Marc Noel - April 10, 2015

Our government is out control and somebody has to put the breaks on it. Current politicians will do nothing and all of them need to be replaced so they have to work for a living and work under their stupid regulations. Enough already.

James Falisi - April 10, 2015

I like a flat tax mainly because it is a more fair tax, and we could do away with the “IRS”!!!

Karen larson - April 10, 2015

To quote an old Pennsylvania dutch saying, “the hurrier I go, the behinder I get”. In other words, it seems that the tax code is specifically designed to steal from those of us who work for a living any opportunity for economic advancement. And the only reason for such terribly high taxes seems to be the advancement of carreer politicians, and their hugely wealthy donors. I support fair tax. Let’s make the system fair and simple for all of us !

G. J. Parmental - April 10, 2015

4,600 changes to the tax code in the past 10 years. 70% to 80% of errors cited by the IRS are incorrect. Even the IRS auditors do not understand all of the ins and outs, ifs and buts of the tax code. How could we the people possibly understand and comply with all the rules and regulations. Scrap it and start over.

Bill Padilla - April 10, 2015

The current tax code is too complicated, forcing many people to seek outside help for their tax return. National sales tax or a flat tax would be more fair.

Carole - April 10, 2015

Yes, REMOVE and REPLACE the tax code and the IRS. The FairTax taxes consumption rather than productivity at all levels and includes the elimination of the IRS. Tax collection is on new products and services by the seller at the time of sale, no longer individuals or businesses filing forms after the fact or being held responsible for understanding tax rules. Workers keep your whole paycheck and choose when to pay taxes based on your consumption activities. The tax base is spread out amongst all consumers (whoever they are) and not solely on the backs of those who work. Thus government revenues no longer fluctuate with every change of the workforce. No longer will politicians be able to pick winners and losers based on tax code loopholes or special interests. The flat tax on income was what started the whole messy tax code along with greedy, power hungry politicians who used it to gain more power and punish opposition. No more tax on income and productivity – eliminate all such taxes. Give the People back the power they were given by the Founders who did not want an income tax. Thank you!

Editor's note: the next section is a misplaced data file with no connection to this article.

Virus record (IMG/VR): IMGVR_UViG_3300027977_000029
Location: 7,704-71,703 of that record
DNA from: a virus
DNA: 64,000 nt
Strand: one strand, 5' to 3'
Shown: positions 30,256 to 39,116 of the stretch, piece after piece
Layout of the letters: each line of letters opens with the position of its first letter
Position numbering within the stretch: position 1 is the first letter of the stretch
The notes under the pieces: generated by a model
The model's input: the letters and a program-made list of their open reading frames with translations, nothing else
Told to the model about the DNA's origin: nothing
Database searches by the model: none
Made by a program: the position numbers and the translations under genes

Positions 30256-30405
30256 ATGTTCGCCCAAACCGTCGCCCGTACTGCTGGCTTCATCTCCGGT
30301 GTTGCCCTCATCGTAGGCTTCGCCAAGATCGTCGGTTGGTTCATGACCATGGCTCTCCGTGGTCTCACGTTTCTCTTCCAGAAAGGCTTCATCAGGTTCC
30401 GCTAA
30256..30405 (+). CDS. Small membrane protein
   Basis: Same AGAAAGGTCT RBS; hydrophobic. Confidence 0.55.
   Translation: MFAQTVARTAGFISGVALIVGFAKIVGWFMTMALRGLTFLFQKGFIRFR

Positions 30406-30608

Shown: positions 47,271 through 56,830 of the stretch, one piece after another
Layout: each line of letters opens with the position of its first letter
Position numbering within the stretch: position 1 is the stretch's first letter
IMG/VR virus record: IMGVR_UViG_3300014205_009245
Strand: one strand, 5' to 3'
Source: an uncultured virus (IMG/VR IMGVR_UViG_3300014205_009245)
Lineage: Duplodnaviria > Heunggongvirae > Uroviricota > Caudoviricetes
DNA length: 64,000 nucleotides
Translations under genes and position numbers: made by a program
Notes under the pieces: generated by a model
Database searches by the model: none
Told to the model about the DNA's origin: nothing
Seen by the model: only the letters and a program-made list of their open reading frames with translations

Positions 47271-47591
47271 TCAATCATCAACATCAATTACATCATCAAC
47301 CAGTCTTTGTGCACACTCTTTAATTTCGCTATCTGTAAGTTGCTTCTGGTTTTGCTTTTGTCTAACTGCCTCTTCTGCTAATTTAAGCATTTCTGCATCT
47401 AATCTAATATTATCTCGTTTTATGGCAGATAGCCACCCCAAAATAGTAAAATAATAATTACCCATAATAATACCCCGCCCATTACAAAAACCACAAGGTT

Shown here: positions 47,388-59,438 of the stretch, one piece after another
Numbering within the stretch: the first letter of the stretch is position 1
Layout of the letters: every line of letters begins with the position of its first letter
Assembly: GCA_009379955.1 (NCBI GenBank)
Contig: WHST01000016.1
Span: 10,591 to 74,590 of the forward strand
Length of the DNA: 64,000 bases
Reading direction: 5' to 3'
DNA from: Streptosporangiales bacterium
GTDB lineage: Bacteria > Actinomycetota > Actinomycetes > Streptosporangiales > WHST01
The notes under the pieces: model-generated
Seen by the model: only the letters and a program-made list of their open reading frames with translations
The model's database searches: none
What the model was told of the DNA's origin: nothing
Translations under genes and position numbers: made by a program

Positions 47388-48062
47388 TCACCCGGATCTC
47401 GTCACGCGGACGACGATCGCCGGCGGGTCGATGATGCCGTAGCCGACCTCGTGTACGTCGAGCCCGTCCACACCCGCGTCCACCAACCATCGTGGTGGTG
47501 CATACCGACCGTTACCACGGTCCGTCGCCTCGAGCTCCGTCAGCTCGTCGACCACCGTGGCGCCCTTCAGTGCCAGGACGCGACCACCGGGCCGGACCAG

Richard Topping - April 10, 2015

I made the usual financial contribution. I would appreciate a PayPal link. I believe this link would help you bring in more money. It is so fast, convenient. I make more contribution through PayPal, I do not care to give out my info over the Net.

Claire Crouch - April 10, 2015

I support tax reform but NOT FAIR TAX!!! Fair tax is progressive and a survival of the fittest philosophy. Means testing is not the way. A flat tax is the answer. No reform will eliminate the IRS entirely, but a flat tax eliminates the greatest portion of the IRS.

Keith Klose - April 10, 2015

When the 16th Amendment was passed in 1913, few Americans realized they had just voluntarily enslaved themselves to a voracious new master. We will not be free and the Federal vampire will continue to feed off of our life’s blood until we put a stake in the beast’s heart by repealing the 16th.

john l. hayes - April 10, 2015

any tax is repressive to the economy so the lower the tax the more the economy flourishes.the tax should be as simple and fair whatever the method is.i suggest the tax base should be spread out to cover as many taxpayers as possible thereby reducing the tax burden on everyone.

Robert Minor - April 10, 2015

I support an income tax revision as a flat tax or consummation tax. This will eliminate playing politics with our taxes. We will all pay the same, with no favoritism. We will bring back our manufacturing to the USA in lieu of sending it all to China. We can then balance our budget.